I have just been getting my camera stuff ready to take away on the next Family Holiday. Let’s hope the weather was as good as last year…
Anyway what struck me was just how perfect my camera backpack is for a trip like this. With all it’s little pockets and compartments it is great to stash all the little bits and pieces that may come in handy if the need arises.
So this led me to the idea that I should write a little review of my Lowepro Fastpack 250 Backpack.
The fact that I can get access to my digital SLR while on the move simply by sliding the bag off one shoulder, even with a hefty zoom lens attached, makes the bag amazingly useful. Then there is the added bonus that I can slip my laptop in the back when travelling to and from my destination.
There were loads of bags to choose from. Far too many for my liking as I find it hard to make a quick choice when there are so many options out there…
I decided I needed a backpack to store my camera in and I wanted to have quick access to the camera while on the move as I enjoy a good hike out into the countryside and I don’t want to have to stop for ten minutes if I see something I want to take a photo of.
After a long look at all the different options out there I decided that I favoured the Lowepro style of quick access via the side pocket. Basically the bag can be slipped off your right shoulder sliding around your body, as the weight of the bag is held on your left shoulder, allowing easy access to the side pocket to just slide the camera out and shoot away.
Another reason I decided to choose Lowepro is the fact that I already had a case for my compact camera from them, the Apex 5 AW. This fits my little Canon IXUS perfectly with space for a spare memory card, can be attached to your belt or to a bigger bag and even has a little waterproof cover in case the weather turns nasty. Anyway after a little digging I found a Blue Lowepro Apex 5 AW for only £2.99 from MyMemory compared to £3.75 for the Blue Lowepro Apex 5 AW from Amazon, both of which are cheaper than the black one that I actually own.
These prices are valid at the time of writing but are likely to change over time. I paid about £20 for mine and still think it was worth it…
Even though I had chosen to go with Lowepro I then discovered that there are a few different models depending on your needs. The Fastpack 100 is the smallest of the bunch and was too small for my needs then there was the Fastpack 200 which was about the right size. The 200 is basically the same as the Fastpack 250 except for the extra compartment for a laptop up to 15.4″.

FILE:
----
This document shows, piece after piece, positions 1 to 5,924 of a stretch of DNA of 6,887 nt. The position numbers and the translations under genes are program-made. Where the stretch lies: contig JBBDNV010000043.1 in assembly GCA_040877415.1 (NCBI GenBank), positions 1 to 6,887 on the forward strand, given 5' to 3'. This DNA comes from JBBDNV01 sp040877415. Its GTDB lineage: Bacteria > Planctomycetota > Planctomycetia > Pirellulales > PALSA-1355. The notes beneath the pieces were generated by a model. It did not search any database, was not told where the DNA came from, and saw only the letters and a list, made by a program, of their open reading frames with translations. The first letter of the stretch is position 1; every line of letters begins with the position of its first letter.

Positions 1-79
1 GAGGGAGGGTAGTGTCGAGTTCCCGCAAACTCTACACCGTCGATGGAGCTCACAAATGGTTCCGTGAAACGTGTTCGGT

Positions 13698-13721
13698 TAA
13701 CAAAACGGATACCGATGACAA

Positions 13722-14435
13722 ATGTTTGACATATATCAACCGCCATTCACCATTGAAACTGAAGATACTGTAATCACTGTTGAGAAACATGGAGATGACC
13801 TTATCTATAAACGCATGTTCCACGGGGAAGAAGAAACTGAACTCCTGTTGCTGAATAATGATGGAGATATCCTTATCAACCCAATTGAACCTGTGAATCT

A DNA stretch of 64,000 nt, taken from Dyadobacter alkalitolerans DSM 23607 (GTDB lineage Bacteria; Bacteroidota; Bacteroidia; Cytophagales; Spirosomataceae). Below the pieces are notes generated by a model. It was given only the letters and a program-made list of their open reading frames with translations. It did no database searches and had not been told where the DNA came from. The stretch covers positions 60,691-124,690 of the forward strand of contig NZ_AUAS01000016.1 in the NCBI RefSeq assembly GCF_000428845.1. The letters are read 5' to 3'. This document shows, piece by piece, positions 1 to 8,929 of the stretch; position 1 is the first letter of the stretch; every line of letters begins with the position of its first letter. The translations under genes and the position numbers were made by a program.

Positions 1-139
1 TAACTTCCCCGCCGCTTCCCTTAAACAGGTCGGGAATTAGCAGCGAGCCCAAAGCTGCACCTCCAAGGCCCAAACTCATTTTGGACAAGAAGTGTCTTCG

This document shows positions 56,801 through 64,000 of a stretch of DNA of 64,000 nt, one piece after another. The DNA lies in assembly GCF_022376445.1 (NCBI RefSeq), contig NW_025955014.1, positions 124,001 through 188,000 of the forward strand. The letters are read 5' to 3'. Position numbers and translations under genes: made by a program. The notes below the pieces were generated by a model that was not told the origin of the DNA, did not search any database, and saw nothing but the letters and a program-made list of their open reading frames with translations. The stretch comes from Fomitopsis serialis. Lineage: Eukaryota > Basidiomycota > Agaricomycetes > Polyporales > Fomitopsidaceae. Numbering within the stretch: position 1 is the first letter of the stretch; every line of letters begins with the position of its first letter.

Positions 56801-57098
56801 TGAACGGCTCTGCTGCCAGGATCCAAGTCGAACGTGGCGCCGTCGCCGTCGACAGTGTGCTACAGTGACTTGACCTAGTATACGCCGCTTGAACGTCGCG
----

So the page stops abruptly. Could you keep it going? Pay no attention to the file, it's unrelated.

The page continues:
The laptop compartment seemed like a great idea as this can come in handy to edit photos or even just backup the images to a hard disk, or even the internet, ready to be reused the following day.
There is a larger model, the Fastpack 350, which allows for a 17″ laptop but that was more than I needed.
As my laptop easily fitted I had at last made my decision and the rest is history…
This all means that I have thoroughly road tested it and am not just reviewing something that I have recently got.
The main body of the bag is split into two sections. The top section is an ordinary backpack area with lots of little pockets to store you camera related paraphernalia. This section is may be a bit on the small side especially if you want to chuck in a jacket or a jumper for the trip but I can usually fit what I want in there.
The bottom section of the bag is where the camera stuff goes. There are a few adjustable compartment liners that allow you to layout your camera and lenses as you desire. The middle of this is where you can slide you DSLR from the side pocket. I can fit my Canon 350D with a 70-300mm lens attached and still have space for a small compartment at the end for the remote shutter release, wide angle and prime lenses below and some compartments above for other bits.
There are also quick access slots for a couple of memory cards on the inside on this pocket, which allow you to swap out the memory card without having to remove the backpack.
Apart from the central section that is accessible from the side pocket the rest of the bottom section is only accessible by removing the backpack. For extra security the section is basically double fastened with zips and then a covering flap with plastic clips to cover the zips.
These extra compartments to hold the varying lenses are not so quick access. To get into these you need to undo a couple of clips and then unzip the whole bottom section. This is best done with bag laying on a flat surface. Once open though the variable compartments are very useful.
The last section is the slot at the back to hold the laptop. This is completely separate to the main body of the bag and has it’s own zip down the whole length of one side of the bag for access.
The shoulder straps are really comfortable and the back is padded which makes the whole thing fit well even if well loaded and carrying a bit of weight.
The only small downside I did find was that on a strenuous walk I would quickly start sweating on my back and the back padding would become soaked after a while. The laptop section is always empty when I go for a walk though and this seems to act as a barrier to stop any of the wetness seeping through in to where the camera and equipment is.
You might want to look around a bit if you are interested as they do the backpack in different colours and the prices can vary considerably. At the time of writing the cheapest is currently the Blue Lowepro 250 Fastpack at just £36.79 on Amazon but they also make it in Red or the standard Black, which is what I actually own.